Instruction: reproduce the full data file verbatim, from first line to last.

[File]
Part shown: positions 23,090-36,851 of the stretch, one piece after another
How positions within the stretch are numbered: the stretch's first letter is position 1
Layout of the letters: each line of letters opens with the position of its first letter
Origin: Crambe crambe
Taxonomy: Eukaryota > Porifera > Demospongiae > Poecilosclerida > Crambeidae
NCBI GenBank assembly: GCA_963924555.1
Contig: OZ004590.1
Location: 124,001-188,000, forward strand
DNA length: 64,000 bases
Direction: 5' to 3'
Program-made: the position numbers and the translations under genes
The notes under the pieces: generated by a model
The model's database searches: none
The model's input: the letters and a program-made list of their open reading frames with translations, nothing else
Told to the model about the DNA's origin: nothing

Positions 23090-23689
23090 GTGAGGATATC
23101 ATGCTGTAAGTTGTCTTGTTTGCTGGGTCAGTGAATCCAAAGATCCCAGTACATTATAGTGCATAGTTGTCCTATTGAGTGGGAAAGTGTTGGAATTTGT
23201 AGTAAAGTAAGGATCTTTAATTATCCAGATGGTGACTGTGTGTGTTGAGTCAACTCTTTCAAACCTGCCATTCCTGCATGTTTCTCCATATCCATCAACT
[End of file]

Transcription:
Part shown: positions 23,090-36,851 of the stretch, one piece after another
How positions within the stretch are numbered: the stretch's first letter is position 1
Layout of the letters: each line of letters opens with the position of its first letter
Origin: Crambe crambe
Taxonomy: Eukaryota > Porifera > Demospongiae > Poecilosclerida > Crambeidae
NCBI GenBank assembly: GCA_963924555.1
Contig: OZ004590.1
Location: 124,001-188,000, forward strand
DNA length: 64,000 bases
Direction: 5' to 3'
Program-made: the position numbers and the translations under genes
The notes under the pieces: generated by a model
The model's database searches: none
The model's input: the letters and a program-made list of their open reading frames with translations, nothing else
Told to the model about the DNA's origin: nothing

Positions 23090-23689
23090 GTGAGGATATC
23101 ATGCTGTAAGTTGTCTTGTTTGCTGGGTCAGTGAATCCAAAGATCCCAGTACATTATAGTGCATAGTTGTCCTATTGAGTGGGAAAGTGTTGGAATTTGT
23201 AGTAAAGTAAGGATCTTTAATTATCCAGATGGTGACTGTGTGTGTTGAGTCAACTCTTTCAAACCTGCCATTCCTGCATGTTTCTCCATATCCATCAACT